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Healthcare cost burden of acute chest pain presentations
  1. Luke Dawson1,2,
  2. Emily Nehme2,3,
  3. Ziad Nehme2,3,
  4. Ella Zomer2,
  5. Jason Bloom1,4,
  6. Shelley Cox2,3,
  7. David Anderson3,5,
  8. Michael Stephenson3,
  9. Jeffrey Lefkovits6,
  10. Andrew Taylor1,7,
  11. David Kaye1,4,
  12. Louise Cullen8,
  13. Karen Smith3,
  14. Dion Stub1,2,4
  1. 1Department of Cardiology, Alfred Hospital, Prahran, Victoria, Australia
  2. 2Department of Epidemiology and Preventive Medicine, Monash University, Melbourne, Victoria, Australia
  3. 3Research and Evaluation, Ambulance Victoria, Blackburn North, Victoria, Australia
  4. 4Baker Heart and Diabetes Institute, Melbourne, Victoria, Australia
  5. 5Intensive Care and Hyperbaric Medicine, Alfred Health, Melbourne, Victoria, Australia
  6. 6Department of Cardiology, Melbourne Health, Parkville, Victoria, Australia
  7. 7Department of Medicine, Monash University, Melbourne, Victoria, Australia
  8. 8Emergency and Trauma Centre, Royal Brisbane and Women's Hospital, Brisbane, Queensland, Australia
  1. Correspondence to Dr Luke Dawson, Cardiology, Alfred Hospital, Prahran, VIC 3004, Australia; lukepdawson1{at}gmail.com

Abstract

Background This study aimed to estimate the direct healthcare cost burden of acute chest pain attendances presenting to ambulance in Victoria, Australia, and to identify key cost drivers especially among low-risk patients.

Methods State-wide population-based cohort study of consecutive adult patients attended by ambulance for acute chest pain with individual linkage to emergency and hospital admission data in Victoria, Australia (1 January 2015–30 June 2019). Direct healthcare costs, adjusted for inflation to 2020–2021 ($A), were estimated for each component of care using a casemix funding method.

Results From 241 627 ambulance attendances for chest pain during the study period, mean chest pain episode cost was $6284, and total annual costs were estimated at $337.4 million ($68 per capita per annum). Total annual costs increased across the period ($310.5 million in 2015 vs $384.5 million in 2019), while mean episode costs remained stable. Cardiovascular conditions (25% of presentations) were the most expensive (mean $11 523, total annual $148.7 million), while a non-specific pain diagnosis (49% of presentations) was the least expensive (mean $3836, total annual $93.4 million). Patients classified as being at low risk of myocardial infarction, mortality or hospital admission (Early Chest pain Admission, Myocardial infarction, and Mortality (ECAMM) score) represented 31%–57% of the cohort, with total annual costs estimated at $60.6 million–$135.4 million, depending on the score cut-off used.

Conclusions Total annual costs for acute chest pain presentations are increasing, and a significant proportion of the cost burden relates to low-risk patients and non-specific pain. These data highlight the need to improve the cost-efficiency of chest pain care pathways.

  • non-trauma
  • emergency ambulance systems
  • costs and cost analysis
  • acute coronary syndrome

Data availability statement

Data are available upon reasonable request. The data underlying this article will be shared on reasonable request to the corresponding author.

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Data availability statement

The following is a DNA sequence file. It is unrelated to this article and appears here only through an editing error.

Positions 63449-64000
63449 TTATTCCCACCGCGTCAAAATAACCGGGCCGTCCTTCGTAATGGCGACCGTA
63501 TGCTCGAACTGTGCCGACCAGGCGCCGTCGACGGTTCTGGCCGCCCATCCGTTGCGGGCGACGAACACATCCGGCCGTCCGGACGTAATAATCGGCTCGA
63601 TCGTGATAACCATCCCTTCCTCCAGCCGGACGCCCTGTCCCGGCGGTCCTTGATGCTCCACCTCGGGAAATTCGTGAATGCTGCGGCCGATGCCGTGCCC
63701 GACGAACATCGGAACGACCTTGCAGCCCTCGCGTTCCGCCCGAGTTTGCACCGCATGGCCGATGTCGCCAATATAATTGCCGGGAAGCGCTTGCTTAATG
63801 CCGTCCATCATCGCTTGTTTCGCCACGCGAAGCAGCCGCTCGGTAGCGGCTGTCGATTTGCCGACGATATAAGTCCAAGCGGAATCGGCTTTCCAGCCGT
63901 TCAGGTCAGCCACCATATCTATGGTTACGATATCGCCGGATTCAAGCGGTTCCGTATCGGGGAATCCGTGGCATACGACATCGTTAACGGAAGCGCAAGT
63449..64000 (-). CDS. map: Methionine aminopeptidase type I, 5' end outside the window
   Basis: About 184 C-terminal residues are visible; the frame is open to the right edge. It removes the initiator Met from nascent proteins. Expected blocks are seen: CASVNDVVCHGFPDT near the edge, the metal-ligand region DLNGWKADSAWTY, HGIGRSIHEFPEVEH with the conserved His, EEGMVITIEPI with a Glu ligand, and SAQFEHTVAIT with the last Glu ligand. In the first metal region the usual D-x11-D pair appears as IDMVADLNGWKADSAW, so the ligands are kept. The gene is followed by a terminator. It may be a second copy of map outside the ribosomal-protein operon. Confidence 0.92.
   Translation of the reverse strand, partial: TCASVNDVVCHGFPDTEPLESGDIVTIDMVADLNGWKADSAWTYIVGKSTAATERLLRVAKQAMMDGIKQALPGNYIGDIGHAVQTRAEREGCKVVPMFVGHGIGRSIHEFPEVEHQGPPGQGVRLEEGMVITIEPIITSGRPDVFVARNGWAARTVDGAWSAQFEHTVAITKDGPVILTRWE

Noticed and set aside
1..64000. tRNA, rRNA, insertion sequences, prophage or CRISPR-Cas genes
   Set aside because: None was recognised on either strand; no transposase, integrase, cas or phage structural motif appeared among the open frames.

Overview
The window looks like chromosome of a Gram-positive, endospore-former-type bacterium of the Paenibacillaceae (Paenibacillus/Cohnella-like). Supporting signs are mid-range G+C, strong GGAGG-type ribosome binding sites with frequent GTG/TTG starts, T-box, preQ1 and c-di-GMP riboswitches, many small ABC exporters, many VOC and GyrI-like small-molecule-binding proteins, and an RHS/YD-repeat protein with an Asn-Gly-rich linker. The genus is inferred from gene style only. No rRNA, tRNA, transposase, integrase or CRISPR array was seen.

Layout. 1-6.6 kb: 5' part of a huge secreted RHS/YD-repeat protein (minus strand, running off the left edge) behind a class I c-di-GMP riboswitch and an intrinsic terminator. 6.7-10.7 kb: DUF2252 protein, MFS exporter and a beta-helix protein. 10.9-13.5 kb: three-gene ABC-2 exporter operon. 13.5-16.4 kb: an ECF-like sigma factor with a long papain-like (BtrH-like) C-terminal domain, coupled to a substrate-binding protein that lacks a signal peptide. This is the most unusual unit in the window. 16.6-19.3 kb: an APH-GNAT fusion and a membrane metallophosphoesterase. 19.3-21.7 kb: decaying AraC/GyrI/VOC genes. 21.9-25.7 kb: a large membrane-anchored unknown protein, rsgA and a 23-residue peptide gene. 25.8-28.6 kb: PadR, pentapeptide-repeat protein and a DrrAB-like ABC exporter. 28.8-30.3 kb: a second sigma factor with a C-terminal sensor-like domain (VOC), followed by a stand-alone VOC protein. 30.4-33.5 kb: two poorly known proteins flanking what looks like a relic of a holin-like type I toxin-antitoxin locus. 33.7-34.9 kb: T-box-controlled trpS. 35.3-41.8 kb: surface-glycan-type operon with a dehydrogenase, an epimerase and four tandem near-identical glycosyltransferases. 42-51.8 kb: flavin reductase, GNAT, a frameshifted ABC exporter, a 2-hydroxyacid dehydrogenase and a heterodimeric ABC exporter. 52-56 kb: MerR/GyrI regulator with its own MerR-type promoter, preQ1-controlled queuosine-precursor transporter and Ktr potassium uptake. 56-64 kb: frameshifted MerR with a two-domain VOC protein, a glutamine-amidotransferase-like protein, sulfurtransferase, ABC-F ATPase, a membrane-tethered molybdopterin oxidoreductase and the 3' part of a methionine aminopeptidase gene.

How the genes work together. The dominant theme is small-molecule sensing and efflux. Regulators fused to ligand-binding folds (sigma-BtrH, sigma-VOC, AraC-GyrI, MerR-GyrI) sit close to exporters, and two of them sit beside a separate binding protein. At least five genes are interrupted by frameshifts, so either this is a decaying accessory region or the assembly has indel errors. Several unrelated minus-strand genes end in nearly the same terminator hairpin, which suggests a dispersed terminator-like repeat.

Data are available upon reasonable request. The data underlying this article will be shared on reasonable request to the corresponding author.

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Footnotes

  • Handling editor Richard Body

  • Twitter @Ziad_Nehme1

  • Contributors Concept and design of study: DS, KS, LD, EN and ZN; acquisition of data: DS, KS, DK, LD, EN, ZN and SC; analysis of data: LD, EN, SC and EZ; drafting of the manuscript: LD, DS, KS, ZN and EN; revision of the manuscript: JB, SC, DA, MS, JL, AT, DK, LC and EZ; approval of the final manuscript: LD, EN, ZN, JB, SC, DA, MS, JL, AT, DK, KS, DS, LC and EZ. LD and DS accept full responsibility for the finished work and conduct of the study, had access to the data, and controlled the decision to publish. LD and DS act as guarantors.

  • Funding LD is supported by National Health and Medical Research Council of Australia (NHMRC) and National Heart Foundation (NHF) postgraduate scholarships. EN is supported by an NHMRC postgraduate scholarship. JB is supported by NHMRC and NHF postgraduate scholarships. ZN is supported by NHMRC and NHF fellowships. DS is supported by NHF grants. AJT is supported by an NHMRC investigator grant. The study was supported by Ambulance Victoria and the Department of Cardiology, Alfred Health.

  • Competing interests None declared.

  • Patient and public involvement Patients and/or the public were not involved in the design, conduct, reporting or dissemination plans of this research.

  • Provenance and peer review Not commissioned; externally peer reviewed.

  • Supplemental material This content has been supplied by the author(s). It has not been vetted by BMJ Publishing Group Limited (BMJ) and may not have been peer-reviewed. Any opinions or recommendations discussed are solely those of the author(s) and are not endorsed by BMJ. BMJ disclaims all liability and responsibility arising from any reliance placed on the content. Where the content includes any translated material, BMJ does not warrant the accuracy and reliability of the translations (including but not limited to local regulations, clinical guidelines, terminology, drug names and drug dosages), and is not responsible for any error and/or omissions arising from translation and adaptation or otherwise.